This is about Watercolor house portraits #262Z, pen & ink drawings, which contains two renderings done for Realtor Michael Gobber, President of Mainstreet Organization of Realtors, and written by artist Stephen F. Condren, BFA-SAIC, of Condren Galleries, a Fine Arts Gallery. Congratulations Michael Gobber!
1695 Jeffrey Avenue, Glendale Heights, IL 60139
Michael Gobber GRI, ABR, CIPS, CNC, CSC
Century 21 Affiliated – Westchester
Office: (708) 531-0800
Cell: (708) 655-2552
2019 President – Mainstreet Organization of Realtors
2019 Board of Director – Illinois Realtors
2018 Federal Finance and Housing Policy Committee member – NAR
2019 Consumer Communications Committee member – NAR
2019 Profesional Standards Chairman – Illinois Realtors
Raised Ranch ~ Watercolor House Portrait #262Z
From the image above you can see that the style of architecture is the modern suburban raised ranch. The home is nicely situated on the lot and has nice juxtaposition on the city lot. On the right side is a Norway Maple with fall colors. The left side of the home is a neighboring house that I filled in with landscaping so as to keep the focus of the composition on the house. Most importantly, keep the colors fresh and clear. Do not mix the color up and lose clarity. Repeated brush strokes of watercolor only damages the work of art. Above all things, make the stroks light, quick, and clear to get the best result.
The color is a light green which compliments the landscaping. Because the maple is crimson, I carried the tones to other parts of the composition. Since ocher is a strong color, I made us of it with green so as to give a fresh look to the lawns and hedges.
Pen & Ink Drawing
At the very beginning of commencing a house portrait I do a pencil sketch of the subject and landscaping. From this I can determine the proper scale and proportions of the rendering. Because this is the beginning, it is really the most critical time in the whole process because everything in the house portrait is built upon this sketch, in much the same way a house is built upon a basement foundation.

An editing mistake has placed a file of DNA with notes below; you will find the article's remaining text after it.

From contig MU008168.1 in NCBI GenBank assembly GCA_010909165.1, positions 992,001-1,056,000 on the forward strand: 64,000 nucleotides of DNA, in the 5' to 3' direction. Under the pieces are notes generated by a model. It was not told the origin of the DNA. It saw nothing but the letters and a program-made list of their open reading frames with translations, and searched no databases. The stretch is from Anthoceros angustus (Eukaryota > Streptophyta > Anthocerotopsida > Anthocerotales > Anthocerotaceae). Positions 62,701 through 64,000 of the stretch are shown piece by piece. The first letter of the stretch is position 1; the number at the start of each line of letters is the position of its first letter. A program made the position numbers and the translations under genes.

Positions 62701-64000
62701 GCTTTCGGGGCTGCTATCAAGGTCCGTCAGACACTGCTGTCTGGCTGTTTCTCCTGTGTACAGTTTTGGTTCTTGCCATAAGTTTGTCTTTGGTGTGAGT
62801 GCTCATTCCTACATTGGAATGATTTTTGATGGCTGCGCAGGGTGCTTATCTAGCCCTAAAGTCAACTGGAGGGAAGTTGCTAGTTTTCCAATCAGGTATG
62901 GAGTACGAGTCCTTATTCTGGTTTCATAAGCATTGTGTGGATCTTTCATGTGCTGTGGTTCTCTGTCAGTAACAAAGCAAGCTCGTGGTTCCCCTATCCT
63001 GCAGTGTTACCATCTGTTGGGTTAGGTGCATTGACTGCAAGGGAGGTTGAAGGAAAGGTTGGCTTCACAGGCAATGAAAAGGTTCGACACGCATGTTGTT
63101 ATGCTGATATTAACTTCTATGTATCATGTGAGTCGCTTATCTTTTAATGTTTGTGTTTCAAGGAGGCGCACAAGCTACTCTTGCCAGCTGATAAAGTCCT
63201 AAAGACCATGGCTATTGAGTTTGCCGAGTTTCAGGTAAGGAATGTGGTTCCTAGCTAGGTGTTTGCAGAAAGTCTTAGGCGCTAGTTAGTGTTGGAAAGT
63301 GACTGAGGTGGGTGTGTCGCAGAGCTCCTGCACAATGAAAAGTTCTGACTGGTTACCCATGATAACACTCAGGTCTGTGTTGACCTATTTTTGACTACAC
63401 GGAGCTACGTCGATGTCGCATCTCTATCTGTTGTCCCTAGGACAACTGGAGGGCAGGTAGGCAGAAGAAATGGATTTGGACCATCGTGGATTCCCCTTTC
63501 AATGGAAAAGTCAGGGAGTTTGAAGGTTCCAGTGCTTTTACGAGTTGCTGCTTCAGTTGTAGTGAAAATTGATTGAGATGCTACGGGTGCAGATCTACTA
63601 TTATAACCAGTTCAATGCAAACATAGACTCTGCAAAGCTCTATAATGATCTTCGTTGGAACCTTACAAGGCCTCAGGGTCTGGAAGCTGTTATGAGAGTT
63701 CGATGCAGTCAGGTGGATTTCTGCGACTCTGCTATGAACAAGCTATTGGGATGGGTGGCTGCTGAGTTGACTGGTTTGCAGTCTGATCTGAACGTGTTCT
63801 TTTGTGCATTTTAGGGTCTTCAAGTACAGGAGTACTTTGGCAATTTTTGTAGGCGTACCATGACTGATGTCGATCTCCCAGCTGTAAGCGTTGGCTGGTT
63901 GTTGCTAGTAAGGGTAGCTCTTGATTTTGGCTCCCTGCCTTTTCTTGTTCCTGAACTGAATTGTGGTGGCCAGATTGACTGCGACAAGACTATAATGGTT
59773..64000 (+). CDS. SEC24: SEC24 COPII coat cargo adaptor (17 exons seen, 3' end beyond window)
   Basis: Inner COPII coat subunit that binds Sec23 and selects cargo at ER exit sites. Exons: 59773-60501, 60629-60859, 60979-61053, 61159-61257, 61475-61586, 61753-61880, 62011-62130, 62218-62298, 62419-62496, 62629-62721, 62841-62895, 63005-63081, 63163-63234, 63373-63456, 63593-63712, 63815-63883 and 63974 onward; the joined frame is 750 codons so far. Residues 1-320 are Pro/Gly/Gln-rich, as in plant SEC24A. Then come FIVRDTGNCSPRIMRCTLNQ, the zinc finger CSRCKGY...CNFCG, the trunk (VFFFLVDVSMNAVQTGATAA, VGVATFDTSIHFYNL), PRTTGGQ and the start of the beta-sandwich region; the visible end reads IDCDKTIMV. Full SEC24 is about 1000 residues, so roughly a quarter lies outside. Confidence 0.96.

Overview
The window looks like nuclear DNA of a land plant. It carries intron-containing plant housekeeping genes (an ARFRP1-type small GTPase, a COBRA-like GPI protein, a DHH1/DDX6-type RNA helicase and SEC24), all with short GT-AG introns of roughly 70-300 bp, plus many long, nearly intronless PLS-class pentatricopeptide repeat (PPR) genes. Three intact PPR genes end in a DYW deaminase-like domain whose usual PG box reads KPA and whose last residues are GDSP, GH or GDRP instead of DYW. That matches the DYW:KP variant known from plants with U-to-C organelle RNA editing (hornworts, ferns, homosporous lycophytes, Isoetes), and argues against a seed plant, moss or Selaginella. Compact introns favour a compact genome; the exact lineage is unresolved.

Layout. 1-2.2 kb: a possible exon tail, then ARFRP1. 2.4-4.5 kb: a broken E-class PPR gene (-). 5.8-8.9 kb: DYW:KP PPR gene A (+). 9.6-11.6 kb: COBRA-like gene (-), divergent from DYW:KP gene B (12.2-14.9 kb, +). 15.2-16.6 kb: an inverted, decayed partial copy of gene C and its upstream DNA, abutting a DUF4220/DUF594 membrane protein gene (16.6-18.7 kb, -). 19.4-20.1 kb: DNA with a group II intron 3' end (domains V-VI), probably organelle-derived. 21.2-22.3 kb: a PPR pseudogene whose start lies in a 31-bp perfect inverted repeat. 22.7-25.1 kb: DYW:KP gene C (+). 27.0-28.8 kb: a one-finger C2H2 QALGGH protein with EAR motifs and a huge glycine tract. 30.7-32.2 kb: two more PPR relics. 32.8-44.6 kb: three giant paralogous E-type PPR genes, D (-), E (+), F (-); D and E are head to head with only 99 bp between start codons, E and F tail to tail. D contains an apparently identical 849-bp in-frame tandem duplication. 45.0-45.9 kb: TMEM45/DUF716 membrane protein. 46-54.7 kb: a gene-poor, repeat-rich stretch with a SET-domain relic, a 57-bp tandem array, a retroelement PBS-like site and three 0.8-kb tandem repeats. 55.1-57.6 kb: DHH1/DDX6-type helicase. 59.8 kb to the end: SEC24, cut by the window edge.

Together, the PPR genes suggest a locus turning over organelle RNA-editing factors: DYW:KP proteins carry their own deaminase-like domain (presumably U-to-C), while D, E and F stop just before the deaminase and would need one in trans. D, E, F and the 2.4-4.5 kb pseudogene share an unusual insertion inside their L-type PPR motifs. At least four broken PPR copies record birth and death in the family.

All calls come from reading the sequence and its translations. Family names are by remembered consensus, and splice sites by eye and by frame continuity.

As is the mandate of all Fine Art, I leave the pencil sketch on the paper and apply the pen & ink and watercolor over it. I do remove the pencil marks in salient places like the note at the bottom, or in some detailed ornament. T
As you can see in the image above, the pencil notes can be clearly seen under the ink that show the note and address of the house. After I had finished inking the rendering I erased the pencil note. however, I did not erase the pencil drawing underneath the rendering. If you look at the watercolor carefully, you can see the pencil lines in the trees and bushes. Because working with pen & ink is very demanding, it is prudent to you pencil sketches to start with.
Most often I work with the MLS links that are provide to me from the Realtor. The images that I prefer most are the winter scenes. This is because I can see everything. Often times there are cupolas or other ornaments that the sellers loves and cherishes but are hidden from view due to trees and bushes. Often there are several image to choose from to get the best view of the house.
Most importantly, I have made it my policy to provide the scan of the house portrait as a free gift and token of appreciation for doing business with me. A very important feature of the scan is that it enable the hold of the scan to make an endless array of printed housewarming gifts for after closing. Because you can attach a scan to any email, you can simply email it. Simply email the scan to any print shop of your choice and they can make note cards, stationery, and calendars, the possibilities are endless.
Alt Image Tag
Watercolor house portrait #262Z with pen & ink and pencil.